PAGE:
I Had a Little Trouble on the Way to a Ph.D.
by Sandra Monteath
With my forehead resting on my hands and my elbows resting on my knees, I contemplate the abyss. I am using as my seat of contemplation a toilet in the women's room outside the third-floor examining room of the School of Graduate Studies at the University of Toronto. I have just defended my doctoral thesis on women's experience, knowledge and education. Inside the examining room, the examining committee is voting whether to accept my thesis as it stands, with minor changes, or to send me away to make major revisions before giving me a second and final chance to defend it.
I swear to myself, choosing a word particularly suited to my location. Through the lens of fatigue and anxiety, I see myself as having given a very bad defence for what I know is a very good thesis. Before my eyes, like scenes at the end of a life, flash recollections from my long struggle to complete my doctorate. On the road to this Ph.D. I have had to deal with despair, financial difficulties, psychic dislocation from unsuitable employment, problems with my thesis topic and thesis supervisor, disease, and, just when I thought I was home free, the adolescent distress of my daughter. Was it all to come to this?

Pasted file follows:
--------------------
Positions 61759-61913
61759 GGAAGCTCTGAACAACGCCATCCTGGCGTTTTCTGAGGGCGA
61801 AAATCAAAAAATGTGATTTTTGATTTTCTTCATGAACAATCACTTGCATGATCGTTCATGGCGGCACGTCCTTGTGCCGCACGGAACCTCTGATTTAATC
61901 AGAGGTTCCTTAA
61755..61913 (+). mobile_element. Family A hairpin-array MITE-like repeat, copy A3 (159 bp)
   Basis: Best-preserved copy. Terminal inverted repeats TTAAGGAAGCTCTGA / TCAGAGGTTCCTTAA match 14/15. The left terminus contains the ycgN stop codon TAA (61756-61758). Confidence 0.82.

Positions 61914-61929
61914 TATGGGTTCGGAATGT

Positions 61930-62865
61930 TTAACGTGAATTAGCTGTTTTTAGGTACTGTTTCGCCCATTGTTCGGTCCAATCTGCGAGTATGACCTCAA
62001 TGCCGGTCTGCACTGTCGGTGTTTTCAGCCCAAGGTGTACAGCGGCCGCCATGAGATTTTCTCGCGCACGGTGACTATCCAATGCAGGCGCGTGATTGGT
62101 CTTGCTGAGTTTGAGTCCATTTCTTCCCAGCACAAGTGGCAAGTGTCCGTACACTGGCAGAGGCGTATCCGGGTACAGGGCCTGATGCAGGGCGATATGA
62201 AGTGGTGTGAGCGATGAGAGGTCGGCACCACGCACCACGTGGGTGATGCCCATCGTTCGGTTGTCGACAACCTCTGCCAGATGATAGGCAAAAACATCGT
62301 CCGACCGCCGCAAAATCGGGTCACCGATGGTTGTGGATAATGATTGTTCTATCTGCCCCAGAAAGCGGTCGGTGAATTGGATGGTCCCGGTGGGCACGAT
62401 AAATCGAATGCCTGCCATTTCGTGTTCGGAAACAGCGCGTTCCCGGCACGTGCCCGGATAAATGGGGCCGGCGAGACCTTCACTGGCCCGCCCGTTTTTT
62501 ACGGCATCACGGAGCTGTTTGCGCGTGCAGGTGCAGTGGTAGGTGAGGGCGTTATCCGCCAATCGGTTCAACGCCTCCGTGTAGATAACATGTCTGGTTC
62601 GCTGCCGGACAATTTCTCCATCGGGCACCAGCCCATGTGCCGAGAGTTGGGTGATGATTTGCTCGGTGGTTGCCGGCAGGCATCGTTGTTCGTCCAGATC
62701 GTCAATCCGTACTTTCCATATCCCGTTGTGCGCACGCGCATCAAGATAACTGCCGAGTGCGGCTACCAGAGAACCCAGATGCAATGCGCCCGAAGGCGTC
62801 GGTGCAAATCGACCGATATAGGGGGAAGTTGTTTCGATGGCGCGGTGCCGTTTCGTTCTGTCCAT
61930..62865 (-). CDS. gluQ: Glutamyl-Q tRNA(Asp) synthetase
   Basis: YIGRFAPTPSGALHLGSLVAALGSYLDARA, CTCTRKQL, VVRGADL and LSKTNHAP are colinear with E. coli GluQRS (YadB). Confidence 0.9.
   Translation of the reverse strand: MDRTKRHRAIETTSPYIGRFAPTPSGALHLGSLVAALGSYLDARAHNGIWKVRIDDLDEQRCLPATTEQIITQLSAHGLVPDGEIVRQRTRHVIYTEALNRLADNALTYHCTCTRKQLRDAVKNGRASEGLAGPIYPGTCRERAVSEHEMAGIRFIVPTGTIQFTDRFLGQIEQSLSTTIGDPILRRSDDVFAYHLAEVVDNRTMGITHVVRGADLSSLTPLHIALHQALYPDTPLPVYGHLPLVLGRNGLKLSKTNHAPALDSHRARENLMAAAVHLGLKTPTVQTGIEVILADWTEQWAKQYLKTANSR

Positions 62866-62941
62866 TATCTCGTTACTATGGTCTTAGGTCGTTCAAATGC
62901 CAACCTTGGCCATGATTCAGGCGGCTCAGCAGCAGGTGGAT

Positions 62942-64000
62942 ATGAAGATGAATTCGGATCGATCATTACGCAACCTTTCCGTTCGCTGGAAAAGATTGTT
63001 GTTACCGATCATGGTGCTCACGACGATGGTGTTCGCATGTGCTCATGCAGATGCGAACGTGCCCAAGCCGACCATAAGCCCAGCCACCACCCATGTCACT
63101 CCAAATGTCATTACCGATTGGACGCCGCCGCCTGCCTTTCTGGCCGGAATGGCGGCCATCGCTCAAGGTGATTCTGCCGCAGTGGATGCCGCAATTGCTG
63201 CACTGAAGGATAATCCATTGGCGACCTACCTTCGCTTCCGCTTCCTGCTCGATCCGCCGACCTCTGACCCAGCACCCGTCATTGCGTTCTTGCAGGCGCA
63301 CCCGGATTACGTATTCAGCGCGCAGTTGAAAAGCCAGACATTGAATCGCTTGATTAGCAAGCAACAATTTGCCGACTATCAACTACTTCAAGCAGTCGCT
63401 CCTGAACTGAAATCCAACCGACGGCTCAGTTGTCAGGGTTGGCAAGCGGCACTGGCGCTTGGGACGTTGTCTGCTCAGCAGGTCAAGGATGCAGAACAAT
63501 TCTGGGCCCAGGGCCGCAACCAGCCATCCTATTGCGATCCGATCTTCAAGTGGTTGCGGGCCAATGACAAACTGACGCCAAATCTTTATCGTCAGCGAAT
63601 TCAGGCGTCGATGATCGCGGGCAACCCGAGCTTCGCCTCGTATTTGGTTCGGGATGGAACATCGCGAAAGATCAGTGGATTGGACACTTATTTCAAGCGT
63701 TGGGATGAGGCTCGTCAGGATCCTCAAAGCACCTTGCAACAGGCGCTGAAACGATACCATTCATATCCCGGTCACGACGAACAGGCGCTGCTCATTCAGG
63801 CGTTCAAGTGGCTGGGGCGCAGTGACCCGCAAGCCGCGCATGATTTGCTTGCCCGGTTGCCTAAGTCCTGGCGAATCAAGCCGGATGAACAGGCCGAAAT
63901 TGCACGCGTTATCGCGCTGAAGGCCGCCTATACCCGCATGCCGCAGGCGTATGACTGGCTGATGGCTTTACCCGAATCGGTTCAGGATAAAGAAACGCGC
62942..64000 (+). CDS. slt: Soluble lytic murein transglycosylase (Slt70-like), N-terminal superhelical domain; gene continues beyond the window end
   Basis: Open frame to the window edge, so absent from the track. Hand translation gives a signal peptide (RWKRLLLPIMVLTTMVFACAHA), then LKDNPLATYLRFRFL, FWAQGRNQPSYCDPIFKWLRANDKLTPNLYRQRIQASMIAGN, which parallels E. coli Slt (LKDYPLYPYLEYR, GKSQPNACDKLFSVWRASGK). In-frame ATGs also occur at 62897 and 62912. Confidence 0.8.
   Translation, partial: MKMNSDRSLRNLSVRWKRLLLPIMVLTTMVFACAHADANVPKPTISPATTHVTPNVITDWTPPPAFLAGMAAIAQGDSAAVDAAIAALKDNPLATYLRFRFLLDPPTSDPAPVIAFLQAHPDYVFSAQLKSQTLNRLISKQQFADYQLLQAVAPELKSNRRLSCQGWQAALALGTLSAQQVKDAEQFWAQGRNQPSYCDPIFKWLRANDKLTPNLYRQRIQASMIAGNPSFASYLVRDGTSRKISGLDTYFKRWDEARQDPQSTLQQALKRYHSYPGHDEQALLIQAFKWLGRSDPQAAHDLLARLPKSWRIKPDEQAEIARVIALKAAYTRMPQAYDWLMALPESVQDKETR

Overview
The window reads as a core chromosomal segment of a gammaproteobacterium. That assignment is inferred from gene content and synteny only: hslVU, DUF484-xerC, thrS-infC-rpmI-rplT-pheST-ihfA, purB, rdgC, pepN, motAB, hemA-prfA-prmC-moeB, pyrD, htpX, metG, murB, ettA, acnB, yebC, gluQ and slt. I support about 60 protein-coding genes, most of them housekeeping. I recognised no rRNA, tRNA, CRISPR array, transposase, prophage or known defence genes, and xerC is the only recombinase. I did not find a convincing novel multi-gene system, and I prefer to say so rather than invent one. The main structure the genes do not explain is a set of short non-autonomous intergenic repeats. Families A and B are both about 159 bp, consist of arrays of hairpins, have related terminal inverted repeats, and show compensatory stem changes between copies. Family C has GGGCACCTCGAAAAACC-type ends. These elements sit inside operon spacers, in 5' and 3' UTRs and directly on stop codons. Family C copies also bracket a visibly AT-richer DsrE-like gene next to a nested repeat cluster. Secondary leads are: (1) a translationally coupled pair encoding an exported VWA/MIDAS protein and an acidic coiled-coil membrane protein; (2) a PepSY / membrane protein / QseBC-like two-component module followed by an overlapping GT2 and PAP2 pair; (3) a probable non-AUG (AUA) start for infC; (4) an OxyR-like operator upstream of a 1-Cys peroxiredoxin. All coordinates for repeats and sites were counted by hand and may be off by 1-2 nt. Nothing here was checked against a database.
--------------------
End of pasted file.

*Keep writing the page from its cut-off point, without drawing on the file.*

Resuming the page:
I began my doctoral studies in the Sociology of Education in the autumn of 1975. At the same time, I got married for the second time to a man who professed to adore me. Because I was doing well in both my life of thought and the life about which I thought, I felt more than happy. In my second year of doctoral studies, when I was three months pregnant, my husband assaulted me. I immediately abandoned my idea of doing a thesis on the hidden injuries of sex, as the topic was a little too close to home. But caught up as I was in what I have come to call cultural stories about love and marriage, I remained in the relationship.